Posted: February 19, 2015, 4:55 p.m.
by Katie Vette.
Graduation is quickly approaching for seniors across the nation. Communication majors have worked hard for four years (maybe more) doing everything from writing press releases to creating media kits to preparing campaigns for actual clients. Some communication students have even been members of their universities’ Public Relations Student Society of America. If you are graduating, you may be asking yourself: Should I transition my PRSSA membership to a PRSA membership?
There are pros and cons when becoming a member of any organization, especially when a person is fresh to the job market scene. However, most professionals involved with PRSA believe that the benefits of being a member are worth far more than the annual costs.
PRSSA is an organization established for students within the fields of communication. Claiming over 300 chapters, PRSSA has made an imprint on the lives of more than 11,000 students and advisory members. PRSSA’s mission is to enhance students’ education, broaden their network and ultimately launch their careers within the public relations industry. For details on your school’s PRSSA chapter and how to join visit the PRSSA website.
Since 1947 the Public Relations Society of America (PRSA) has been the largest organization for public relations professionals in the world. The organization has over 21,000 communication and public relations professionals, and the number continues to grow every year. So, should students join PRSA upon graduation?
“It’s important to be a member of PRSA, regardless of your position, experience level or industry,” said Brian Lee, the director representing the PRSA Midwest District. “After all, it’s an organization committed to excellence and ethics, as well as advancing the profession and professional.”
In addition, he noted that every chapter includes a diverse mix of professionals, both new to the field and experienced.
A person right out of college may hesitate to take on another “bill.” This is where being a member of PRSSA pays off.
“All PRSSA members should know the Associate Membership is a great way to join PRSA, especially because of the discounted dues,” Lee said.
To join as an associate member, annual fees average from $115 to $150, but for a PRSSA member fees are cut significantly to a cost of $60.
In addition, some communication employers will pay for their employees’ PRSA memberships. Heather Harder, PRSSA national president, emphasizes how important it is that not only students take advantage of PRSA memberships, but that their future employers do as well.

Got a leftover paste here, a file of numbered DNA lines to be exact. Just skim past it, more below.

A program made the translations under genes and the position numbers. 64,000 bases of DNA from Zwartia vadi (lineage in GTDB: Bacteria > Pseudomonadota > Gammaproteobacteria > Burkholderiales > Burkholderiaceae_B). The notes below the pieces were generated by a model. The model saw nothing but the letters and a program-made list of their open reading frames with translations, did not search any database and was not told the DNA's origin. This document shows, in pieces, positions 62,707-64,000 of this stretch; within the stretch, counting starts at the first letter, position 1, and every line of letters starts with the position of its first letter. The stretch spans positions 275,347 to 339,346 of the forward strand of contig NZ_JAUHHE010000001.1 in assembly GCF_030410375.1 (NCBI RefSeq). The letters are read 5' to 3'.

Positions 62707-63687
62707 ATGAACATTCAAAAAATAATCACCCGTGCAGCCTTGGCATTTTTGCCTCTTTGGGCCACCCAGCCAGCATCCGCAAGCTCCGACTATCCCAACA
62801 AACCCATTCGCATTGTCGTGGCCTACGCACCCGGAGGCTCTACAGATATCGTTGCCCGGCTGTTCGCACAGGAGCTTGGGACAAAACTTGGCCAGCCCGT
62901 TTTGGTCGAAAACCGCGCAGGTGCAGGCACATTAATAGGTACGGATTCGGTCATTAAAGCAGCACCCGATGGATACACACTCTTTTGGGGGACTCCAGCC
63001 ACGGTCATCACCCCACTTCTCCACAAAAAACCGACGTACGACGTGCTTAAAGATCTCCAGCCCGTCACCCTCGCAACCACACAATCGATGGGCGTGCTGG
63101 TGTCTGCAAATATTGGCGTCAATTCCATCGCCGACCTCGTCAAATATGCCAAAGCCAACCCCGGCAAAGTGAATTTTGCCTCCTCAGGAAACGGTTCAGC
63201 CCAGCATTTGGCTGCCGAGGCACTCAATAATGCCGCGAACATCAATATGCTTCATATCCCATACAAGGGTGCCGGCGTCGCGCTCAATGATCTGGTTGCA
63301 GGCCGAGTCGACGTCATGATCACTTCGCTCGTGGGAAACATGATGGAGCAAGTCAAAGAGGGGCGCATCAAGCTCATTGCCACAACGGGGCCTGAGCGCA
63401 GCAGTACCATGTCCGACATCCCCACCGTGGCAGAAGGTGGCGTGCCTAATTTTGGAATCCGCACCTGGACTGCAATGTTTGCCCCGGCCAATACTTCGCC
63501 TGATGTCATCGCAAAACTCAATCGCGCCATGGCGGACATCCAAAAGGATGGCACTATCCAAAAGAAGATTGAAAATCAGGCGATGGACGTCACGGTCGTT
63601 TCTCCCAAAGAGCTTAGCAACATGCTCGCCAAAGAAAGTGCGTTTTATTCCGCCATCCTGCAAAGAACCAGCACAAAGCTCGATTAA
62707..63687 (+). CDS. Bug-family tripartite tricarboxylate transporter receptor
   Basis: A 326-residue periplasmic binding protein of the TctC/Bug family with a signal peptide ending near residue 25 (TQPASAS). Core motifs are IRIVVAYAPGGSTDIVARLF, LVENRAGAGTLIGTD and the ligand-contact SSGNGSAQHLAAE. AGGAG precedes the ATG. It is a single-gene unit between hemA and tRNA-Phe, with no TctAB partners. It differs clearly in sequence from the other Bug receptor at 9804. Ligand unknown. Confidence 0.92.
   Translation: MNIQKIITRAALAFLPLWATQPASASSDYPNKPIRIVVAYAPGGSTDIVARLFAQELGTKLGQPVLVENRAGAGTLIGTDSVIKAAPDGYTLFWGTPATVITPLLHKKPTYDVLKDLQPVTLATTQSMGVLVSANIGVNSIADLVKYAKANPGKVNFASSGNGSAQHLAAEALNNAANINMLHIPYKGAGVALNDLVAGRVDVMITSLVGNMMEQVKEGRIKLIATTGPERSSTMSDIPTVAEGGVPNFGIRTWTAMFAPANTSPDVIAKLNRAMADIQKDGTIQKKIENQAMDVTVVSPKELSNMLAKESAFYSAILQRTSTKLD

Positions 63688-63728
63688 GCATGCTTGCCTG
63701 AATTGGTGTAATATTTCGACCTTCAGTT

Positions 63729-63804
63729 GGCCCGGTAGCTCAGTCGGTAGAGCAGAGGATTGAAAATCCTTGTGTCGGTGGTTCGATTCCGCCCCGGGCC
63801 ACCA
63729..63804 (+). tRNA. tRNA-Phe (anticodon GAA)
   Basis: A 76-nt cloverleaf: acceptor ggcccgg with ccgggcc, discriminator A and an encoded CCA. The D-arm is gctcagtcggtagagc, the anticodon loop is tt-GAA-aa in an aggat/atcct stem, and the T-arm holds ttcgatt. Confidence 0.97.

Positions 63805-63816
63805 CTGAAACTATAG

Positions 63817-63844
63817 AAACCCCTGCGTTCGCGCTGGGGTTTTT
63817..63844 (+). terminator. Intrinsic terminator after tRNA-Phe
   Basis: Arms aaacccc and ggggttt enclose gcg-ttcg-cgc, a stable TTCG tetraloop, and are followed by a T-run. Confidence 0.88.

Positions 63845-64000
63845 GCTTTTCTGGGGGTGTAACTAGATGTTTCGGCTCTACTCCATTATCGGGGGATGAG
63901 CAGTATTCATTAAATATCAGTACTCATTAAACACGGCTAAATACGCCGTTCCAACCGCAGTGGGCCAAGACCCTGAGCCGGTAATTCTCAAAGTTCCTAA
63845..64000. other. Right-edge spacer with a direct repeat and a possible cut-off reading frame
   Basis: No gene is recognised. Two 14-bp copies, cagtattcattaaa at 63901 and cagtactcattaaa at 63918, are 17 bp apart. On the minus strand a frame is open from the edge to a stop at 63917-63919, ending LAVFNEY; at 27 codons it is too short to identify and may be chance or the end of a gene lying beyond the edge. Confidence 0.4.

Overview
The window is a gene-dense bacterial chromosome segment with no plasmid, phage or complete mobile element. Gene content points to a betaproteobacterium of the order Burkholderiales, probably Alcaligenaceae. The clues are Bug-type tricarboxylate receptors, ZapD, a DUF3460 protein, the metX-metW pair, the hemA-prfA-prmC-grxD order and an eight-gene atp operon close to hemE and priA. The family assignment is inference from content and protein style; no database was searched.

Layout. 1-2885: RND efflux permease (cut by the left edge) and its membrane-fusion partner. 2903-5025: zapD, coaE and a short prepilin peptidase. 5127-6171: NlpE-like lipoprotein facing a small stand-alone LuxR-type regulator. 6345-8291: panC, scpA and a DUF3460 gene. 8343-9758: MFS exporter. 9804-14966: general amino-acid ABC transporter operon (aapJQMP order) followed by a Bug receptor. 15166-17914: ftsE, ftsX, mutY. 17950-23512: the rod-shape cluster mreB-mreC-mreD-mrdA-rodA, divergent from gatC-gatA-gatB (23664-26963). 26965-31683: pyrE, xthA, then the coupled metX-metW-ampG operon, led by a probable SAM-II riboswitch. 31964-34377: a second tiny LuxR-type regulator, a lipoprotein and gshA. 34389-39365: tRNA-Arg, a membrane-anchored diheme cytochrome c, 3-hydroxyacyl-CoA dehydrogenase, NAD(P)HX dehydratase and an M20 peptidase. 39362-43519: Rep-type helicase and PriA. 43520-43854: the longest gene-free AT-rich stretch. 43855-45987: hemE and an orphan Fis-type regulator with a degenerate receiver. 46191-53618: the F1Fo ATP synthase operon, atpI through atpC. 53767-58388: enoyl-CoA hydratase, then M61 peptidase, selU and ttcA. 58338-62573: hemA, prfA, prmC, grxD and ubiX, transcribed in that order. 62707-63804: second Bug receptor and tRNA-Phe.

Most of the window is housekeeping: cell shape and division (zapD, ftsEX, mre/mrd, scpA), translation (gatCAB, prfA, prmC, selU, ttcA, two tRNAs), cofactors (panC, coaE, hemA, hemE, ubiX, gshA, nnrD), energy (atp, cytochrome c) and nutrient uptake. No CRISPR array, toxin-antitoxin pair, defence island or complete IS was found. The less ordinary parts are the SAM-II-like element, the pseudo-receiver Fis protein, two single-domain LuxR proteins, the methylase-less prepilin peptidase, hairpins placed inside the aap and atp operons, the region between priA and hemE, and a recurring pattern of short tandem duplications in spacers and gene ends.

“When looking for that future employer, it’s important that they care about developing their profession outside the work place. Being a member of PRSA shows that,” Harder said.
PRSA offers several professional development opportunities. The PRSA International Conference is held yearly in different locations across the U.S. from San Francisco to Washington, D.C. The communications field is constantly advancing; therefore, these conferences aim to educate members about the latest technologies, trends and proficiencies.
“The professions of public relations, marketing and advertising are constantly changing and evolving,” Lee said. “Thus, one of the main advantages with being a member of PRSA is getting the professional development needed to be a successful practitioner.”
A webinar is also a key career-developing tool used by PRSA professionals. Once a week, if not multiple times a week, a professional creates and produces a one-hour webinar on topics relevant to the PR industry. Topics range from an efficient crisis management response to tutorials on how to make journalists want to pick up a news release.
Being the youngest in the room can be intimidating, which makes the chances of networking less likely. However, PRSA has a program to help.
“In addition to professional development, PRSA offers networking and leadership development opportunities,” Lee said. For instance, the new professionals section focuses on career development and networking with peers, Lee said.
At a PRSA event, Harder explained, you are likely to meet someone who can help you enhance your personal or professional standings. Public relations practitioners also have the opportunity to gain contacts of future employers. But the networking does not end there; potential clients also surround you.
Janet Kacskos has been a member of PRSA for more than 20 years. She has been involved in several PRSA chapters over the years and is now the director representing the East Central District. Being a member of PRSA is similar to marrying into a family. There is a constant cycle of networking and career development because of the relationships built through this organization.
“Members have become my mentors, my friends and as I get older – I’ve become a mentor for some of the younger members,” Kacskos said.
Becoming an associate member of PRSA equips students with the tools they need to develop themselves and their careers. PRSA creates a lifelong learning and relationship-building pathway, which is vital to the success of public relation practitioners. Graduates, now it’s time for you to decide.